I will admit that I am prejudiced when it comes to Southern food. It is not just what’s on the plate, but the stories and the history of what’s on the plate.
However. HOWEVER. Sometimes we go terribly astray and that is never more evident that when a community cookbook comes across my desk. Community cookbooks are put together by civic groups with recipes contributed by their members. The most famous, of course, is Charleston Receipts published by the Junior League of Charleston. My copy is nearly falling apart I’ve used it so many times.
But then there are other community cookbooks that include “what were they thinking” recipes. I got one the other day called “Sherman didn’t Burn Our Recipes” put together by the Bartow Community Club of Bartow, Georgia. I hope nobody from Bartow ever reads this, but Sherman should have burned some of the recipes.
Here’s a sampling. How about Simple Salad. This is the recipe: Iceberg lettuce, chopped tomato, salt, mayonnaise and grated cheese. Yes. That is it. I am trying to imagine what this salad would look like and how it would taste. I cannot.
Or how about Salmon Stew? The recipe calls for blending two large onions to “mush” and adding 1 can of salmon “mashed to slush” along with three quarts of milk and a smattering of spices. A salmon died for this recipe. Horrifying.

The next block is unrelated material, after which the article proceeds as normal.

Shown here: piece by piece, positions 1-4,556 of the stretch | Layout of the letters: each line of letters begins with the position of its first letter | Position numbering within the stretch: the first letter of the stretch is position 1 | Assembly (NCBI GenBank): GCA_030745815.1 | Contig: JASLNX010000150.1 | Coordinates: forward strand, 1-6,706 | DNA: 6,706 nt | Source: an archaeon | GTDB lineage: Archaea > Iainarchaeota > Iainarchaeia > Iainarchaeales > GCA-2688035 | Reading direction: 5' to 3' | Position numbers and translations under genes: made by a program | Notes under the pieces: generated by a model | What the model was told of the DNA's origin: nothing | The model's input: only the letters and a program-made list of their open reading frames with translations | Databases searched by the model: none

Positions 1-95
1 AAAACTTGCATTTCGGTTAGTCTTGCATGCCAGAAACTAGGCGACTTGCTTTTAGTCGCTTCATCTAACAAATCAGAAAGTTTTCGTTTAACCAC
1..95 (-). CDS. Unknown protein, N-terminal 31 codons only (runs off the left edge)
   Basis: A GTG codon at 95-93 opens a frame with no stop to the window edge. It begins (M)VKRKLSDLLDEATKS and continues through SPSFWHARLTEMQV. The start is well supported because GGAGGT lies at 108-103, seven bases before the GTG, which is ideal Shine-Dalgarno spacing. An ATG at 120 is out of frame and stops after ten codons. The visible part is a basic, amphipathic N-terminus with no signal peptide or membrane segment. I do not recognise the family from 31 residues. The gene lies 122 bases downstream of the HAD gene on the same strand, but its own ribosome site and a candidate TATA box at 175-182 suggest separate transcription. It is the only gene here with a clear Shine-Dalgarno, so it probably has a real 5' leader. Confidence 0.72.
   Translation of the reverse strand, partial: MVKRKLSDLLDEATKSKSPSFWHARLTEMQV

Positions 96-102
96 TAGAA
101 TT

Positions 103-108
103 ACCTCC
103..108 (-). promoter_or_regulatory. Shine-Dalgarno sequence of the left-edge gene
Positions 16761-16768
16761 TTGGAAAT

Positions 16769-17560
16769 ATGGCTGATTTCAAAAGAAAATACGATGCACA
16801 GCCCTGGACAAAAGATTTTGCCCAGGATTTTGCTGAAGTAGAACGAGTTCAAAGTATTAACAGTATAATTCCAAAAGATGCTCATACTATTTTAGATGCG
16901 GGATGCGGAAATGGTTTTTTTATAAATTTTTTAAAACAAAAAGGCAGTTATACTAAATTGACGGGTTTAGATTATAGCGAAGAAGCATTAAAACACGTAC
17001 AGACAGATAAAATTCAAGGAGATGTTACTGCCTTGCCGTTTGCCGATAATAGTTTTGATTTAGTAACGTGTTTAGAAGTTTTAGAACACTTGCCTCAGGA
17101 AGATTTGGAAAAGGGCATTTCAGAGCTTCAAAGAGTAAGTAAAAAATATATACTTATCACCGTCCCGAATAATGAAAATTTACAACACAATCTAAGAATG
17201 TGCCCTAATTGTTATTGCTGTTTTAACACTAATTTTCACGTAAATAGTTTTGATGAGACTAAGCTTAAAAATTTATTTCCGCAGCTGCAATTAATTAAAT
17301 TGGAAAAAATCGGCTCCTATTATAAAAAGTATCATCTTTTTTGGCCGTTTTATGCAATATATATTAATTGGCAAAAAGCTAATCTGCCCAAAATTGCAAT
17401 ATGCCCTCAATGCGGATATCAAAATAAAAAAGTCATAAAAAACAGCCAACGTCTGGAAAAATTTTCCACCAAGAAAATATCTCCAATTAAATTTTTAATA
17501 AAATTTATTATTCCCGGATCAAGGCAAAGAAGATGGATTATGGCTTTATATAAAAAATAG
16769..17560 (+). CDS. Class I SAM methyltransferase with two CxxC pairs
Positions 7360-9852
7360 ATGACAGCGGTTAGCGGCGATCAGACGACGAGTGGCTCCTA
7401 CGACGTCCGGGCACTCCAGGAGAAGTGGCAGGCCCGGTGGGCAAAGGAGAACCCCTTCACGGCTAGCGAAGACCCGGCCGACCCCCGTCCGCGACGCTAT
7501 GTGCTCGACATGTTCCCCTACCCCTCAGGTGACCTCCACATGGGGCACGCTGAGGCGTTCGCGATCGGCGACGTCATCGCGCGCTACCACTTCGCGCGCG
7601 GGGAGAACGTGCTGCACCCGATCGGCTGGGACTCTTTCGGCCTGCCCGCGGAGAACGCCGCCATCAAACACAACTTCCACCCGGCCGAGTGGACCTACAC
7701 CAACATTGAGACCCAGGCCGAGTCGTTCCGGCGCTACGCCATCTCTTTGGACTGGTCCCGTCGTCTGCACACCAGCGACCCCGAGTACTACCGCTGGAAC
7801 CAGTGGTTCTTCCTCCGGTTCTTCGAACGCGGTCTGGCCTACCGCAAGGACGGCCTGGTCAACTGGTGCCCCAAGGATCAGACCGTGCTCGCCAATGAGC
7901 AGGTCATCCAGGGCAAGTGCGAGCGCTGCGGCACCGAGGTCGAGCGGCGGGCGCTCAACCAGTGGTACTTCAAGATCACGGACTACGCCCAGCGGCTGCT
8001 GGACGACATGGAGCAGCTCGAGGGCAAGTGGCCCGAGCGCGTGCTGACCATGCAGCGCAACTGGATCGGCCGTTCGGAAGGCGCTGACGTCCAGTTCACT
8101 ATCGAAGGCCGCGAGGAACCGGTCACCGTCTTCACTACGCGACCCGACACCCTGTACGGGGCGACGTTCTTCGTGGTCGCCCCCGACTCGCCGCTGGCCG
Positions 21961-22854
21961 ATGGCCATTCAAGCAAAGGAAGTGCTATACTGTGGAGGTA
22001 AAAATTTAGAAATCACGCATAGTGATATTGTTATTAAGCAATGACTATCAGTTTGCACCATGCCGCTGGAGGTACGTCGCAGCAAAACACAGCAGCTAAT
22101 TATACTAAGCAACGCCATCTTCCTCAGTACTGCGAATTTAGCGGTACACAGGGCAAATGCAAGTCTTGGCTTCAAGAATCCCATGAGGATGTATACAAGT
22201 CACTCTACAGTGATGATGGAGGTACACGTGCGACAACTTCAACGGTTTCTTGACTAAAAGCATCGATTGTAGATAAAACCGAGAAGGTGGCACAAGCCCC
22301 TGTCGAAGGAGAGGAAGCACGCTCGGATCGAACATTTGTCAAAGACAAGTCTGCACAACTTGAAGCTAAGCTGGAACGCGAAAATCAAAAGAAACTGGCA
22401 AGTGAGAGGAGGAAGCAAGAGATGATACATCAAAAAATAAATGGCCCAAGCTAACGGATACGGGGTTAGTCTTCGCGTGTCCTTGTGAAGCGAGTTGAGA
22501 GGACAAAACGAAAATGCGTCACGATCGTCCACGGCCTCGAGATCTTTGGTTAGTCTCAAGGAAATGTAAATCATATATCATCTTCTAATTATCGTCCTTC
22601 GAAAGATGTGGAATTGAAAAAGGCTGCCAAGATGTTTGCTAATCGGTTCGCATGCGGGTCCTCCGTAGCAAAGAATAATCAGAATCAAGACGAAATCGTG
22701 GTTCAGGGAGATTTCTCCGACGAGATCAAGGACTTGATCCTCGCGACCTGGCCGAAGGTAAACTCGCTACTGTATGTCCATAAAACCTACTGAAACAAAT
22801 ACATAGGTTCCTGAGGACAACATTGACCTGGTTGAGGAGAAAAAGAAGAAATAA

Many, many Southern recipes for “salads” include crushed pineapple and miniature marshmallows. But I cannot imagine the Sweetheart Salad of cream cheese, maraschino cherries, crushed pineapple, miniature marshmallows and Cool Whip. Where are my teeth? Oh, dear. I believe they have all fallen out.
Am I on a roll here? I think I am. I also find it kind of interesting in a quaint way that many recipes gain that international flair with the addition of ingredients that are not at all international. We have Russian Chicken, which includes Russian dressing along with dry onion soup mix and peach preserves. French Peas contains bacon, onion, iceberg lettuce and…wait for it… Le Sueur brand peas. Uh, that would be a reference to Le Sueur, Minnesota, where Green Giant foods, which makes the peas, was founded. Then there is the United Nations of recipes that is Chinese Salad, which contains a can of the aforementioned Le Sueur brand peas, 1 can of French-style green beans and one can of La Choy mixed Chinese vegetables.
Now I realize that the good women of Bartow were contributing what they considered to be their best recipes to this book. But I do not want to end up at a potluck supper in Bartow.
To be fair, many community cookbooks contain great recipes. I probably have at least thirty community cookbooks and I use them constantly. So let me leave you with a classic community cookbook recipe from Party Receipts, a follow up to the Charleston Junior Leagues ground-breaking first book. There isn’t a cocktail party in the South that wouldn’t benefit from a silver chafing dish full of Bourbon Barbecued Franks.
1 tablespoon butter
2 tablespoons minced onion
1/2 cup catsup
1 cup currant jelly
3/4 cup bourbon
1 pound cocktail franks
Melt the butter in a medium saucepan and add the onion, sauteing until translucent. In a medium bowl, combine the catsup, jelly and bourbon. Add to the onions and stir to combine. Add the franks to the sauce and simmer, uncovered, until the sauce begins to glaze, about 25 minutes. Serve in a chafing dish with toothpicks.